I’m from Slovenia, & an Italian guy just posted on my blog how cute she is!! πŸ™‚ …

    So, little by little, people can get inspired.. & if everyone just cuts their waste down by half, or even 10% only.. a lot of plastic can be avoided..

    Maybe you guys can make a list of all plastic that comes into question.. & then brainstorm on items one by one.. & celebrate each tiny item!!
    & also, make sure to have a list of all you’ve already done, maybe in a pretty eco-notebook, or a visible list.. so she can be proud of all accomplishments so far!!
    You’ve already done so much!! & inspiring people everywhere with this blog!!

    I’d stick with her initial idea to avoid landfill & iffy stuff in the air.. So non-recyclables would be ‘high priority’ & recyclables maybe a lower priority so far..?
    There are lots of creative gift-wrapping & decoration ideas online etc.
    I guess the food wrappings would be hardest.. at least here, as we don’t have a farmer’s market really.. supermarkets double-wrapped everything, aargh!! & we’re the countryside!! aargh!!
    As for toilet paper, only a really bad old-fashioned brand used to be in paper here.. & nobody wants it.. not sure if it even exists..

    I wonder if there is a consumer group where one could ask for or demand such items..? Maybe even EU-wide..? I know there were some consumer groups as to what to avoid, fair-trade wise etc. Not sure if there are any zero-waste-wise…? & is there a way to lobby for tax breaks for zero waste stuff? πŸ™‚ so they could be cheaper, & we could all afford them!! πŸ™‚
    just curious…

    Anyway, great work so far, keep up with it!! πŸ™‚ This website makes me hopeful about the future of our planet… πŸ™‚

  12. I’ve solved the toilet paper for you; invest in a bidet. There are some inexpensive ones available now. You can still pat dry but with something washable. Speaking of which, must get mine installed!!!

  13. Mrs Green says:

    Layla, something we believe very strongly here is that everyone doing their bit can add up to a lot of significant change. As you say, if everyone reduces their waste by just 10%, then that will have a big global impact. It helps to keep that in mind when you’re having a ‘my bit doesn’t make any difference’ moment.
    I love your ideas for listing the plastics, LMG is big into lists, so this will help her enormously; plus it’s easy to see where you are making progress and where there is still room for change.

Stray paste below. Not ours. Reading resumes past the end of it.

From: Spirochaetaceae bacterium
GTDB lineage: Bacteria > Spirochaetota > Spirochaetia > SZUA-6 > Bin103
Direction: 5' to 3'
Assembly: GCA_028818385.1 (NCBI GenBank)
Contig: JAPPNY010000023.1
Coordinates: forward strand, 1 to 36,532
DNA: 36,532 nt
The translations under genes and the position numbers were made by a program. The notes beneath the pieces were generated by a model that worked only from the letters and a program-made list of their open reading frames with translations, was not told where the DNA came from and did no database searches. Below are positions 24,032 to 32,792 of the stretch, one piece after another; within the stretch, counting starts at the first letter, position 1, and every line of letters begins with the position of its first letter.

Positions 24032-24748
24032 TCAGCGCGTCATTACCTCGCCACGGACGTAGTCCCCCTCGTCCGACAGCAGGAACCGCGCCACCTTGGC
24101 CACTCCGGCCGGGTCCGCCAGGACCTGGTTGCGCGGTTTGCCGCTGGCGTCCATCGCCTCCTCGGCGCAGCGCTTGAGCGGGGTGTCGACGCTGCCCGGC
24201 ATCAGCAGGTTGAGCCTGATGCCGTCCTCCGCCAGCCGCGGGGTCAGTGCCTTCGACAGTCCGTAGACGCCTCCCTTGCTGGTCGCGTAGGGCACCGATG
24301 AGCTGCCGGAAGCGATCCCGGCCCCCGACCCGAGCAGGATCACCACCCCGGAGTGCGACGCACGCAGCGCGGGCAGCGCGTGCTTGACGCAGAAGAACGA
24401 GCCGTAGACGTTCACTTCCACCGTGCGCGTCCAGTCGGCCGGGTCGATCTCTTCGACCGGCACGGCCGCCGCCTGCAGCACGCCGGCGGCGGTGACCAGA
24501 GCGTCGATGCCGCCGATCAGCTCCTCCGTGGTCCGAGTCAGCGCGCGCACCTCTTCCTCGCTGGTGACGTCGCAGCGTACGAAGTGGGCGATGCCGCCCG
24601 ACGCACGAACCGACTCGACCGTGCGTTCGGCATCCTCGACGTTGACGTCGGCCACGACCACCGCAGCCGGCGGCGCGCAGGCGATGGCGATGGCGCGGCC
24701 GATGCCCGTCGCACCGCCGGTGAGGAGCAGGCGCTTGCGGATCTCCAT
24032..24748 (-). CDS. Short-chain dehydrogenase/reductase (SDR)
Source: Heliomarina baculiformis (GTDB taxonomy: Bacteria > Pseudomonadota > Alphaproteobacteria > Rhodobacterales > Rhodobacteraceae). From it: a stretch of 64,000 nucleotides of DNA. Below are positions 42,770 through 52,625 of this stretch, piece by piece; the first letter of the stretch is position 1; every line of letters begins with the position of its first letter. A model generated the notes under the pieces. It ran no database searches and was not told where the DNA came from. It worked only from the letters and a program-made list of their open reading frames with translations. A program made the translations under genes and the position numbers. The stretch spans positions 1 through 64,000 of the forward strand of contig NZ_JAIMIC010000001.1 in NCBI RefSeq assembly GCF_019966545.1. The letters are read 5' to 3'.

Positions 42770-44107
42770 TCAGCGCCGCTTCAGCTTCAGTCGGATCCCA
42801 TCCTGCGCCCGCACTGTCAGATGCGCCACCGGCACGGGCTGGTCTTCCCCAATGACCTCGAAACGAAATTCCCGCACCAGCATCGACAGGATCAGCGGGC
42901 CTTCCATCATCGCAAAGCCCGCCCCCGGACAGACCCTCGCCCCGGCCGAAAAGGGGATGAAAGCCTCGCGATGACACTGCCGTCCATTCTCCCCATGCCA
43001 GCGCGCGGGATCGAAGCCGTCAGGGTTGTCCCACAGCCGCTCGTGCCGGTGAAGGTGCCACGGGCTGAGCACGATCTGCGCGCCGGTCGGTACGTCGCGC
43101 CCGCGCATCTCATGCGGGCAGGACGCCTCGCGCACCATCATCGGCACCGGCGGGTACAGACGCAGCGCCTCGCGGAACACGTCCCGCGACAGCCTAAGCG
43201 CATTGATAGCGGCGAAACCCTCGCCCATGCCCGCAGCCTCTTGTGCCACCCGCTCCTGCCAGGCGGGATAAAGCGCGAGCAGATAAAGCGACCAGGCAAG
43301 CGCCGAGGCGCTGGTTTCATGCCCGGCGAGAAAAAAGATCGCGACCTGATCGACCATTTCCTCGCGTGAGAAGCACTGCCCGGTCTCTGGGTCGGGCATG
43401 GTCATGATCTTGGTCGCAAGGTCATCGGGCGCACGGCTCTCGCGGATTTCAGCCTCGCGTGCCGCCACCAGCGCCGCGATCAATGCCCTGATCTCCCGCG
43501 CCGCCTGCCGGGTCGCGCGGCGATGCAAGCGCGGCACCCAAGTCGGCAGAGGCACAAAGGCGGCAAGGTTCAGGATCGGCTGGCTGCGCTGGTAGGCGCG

We are planning on building up a resource of the things we find that are zero waste, but at the moment all of that information is scattered around the site; which isn’t particularly helpful of course.
    You mention your blog – do you have an address for it?

    Thinking Woman, I really would love a bidet – I’ve been talking about one for months. Not sure how it adds up on the environmental front when you weigh up packaging and paper vs water, but I really like the idea. Let me know how you find yours and if you like using it.

  14. Wendy says:

    For the milk, you could go with the powdered option(cardboard & paper packaging). I have been doing this for the past year, and have yet to have any spoil. We only make milk now when we need it.

  15. My word – how could I have missed this…This is big news! Go Little Miss Green…Go Girl. kids are great aren’t they. And I am in full admiration for you grabbing at it with both hands. Love the idea of the bidet πŸ˜€

  16. Mrs Green says:

    Hi Wendy, thank you for your comment. What sort of lid do these containers have? And can you buy organic? It certainly is a good idea regarding lack of food waste. How do you find the taste compares to fresh?

    Mrs A – Hmmmm, I think now we have discussed things and figured out exactly what this means, LMG is rather off the idea. We’ll see though; I definiately think we will be up for a reduced plastic Christmas, and I’ll be pleased with that as progress for our first year πŸ™‚

  17. Wendy says:

    Mrs. Green, The powdered milk comes in [quart size] paper envelopes which are packaged together in a small cardboard box. Once mixed-up, our family finds no taste difference whatsoever. Also, the powdered milk is handy to have around for recipes, and what not. As such, you’re likely to find powdered milk available in the baking section of you grocery store. My store in New York(US) sells Carnation band and another off-brand. We save money and waste less, because we only make the milk when we need it, and there are less trips to the store. Wendy PS: I havn’t seen an organic version in my local supermarket, but I will check with the local health food store; they seem to have a solution for everything!

  18. Mrs Green says:

    Thanks Wendy; I didn’t realise you were across the pond. Over here I have only seen to date a big cardboard / foil container with a plastic lid. But, tbh I have never really look for powdered milk as I seldom use it. Trying my health food shop for an organic alternative would be a great idea and thinking about it; I’m sure I’ve seen powdered goats milk, which is what I tend to give LMG anyway, as she’s not that good on a lot of cows milk. Excellent. Actually, they even sell almond milk in this way, which is even better!
    Oooo, now I’m all fired up to see what I can get hold of! It’s great as well, as powdered milk is used in a lot of the recipes from a war era recipe book I’m currently using; so would make a useful cupboard ingredient πŸ™‚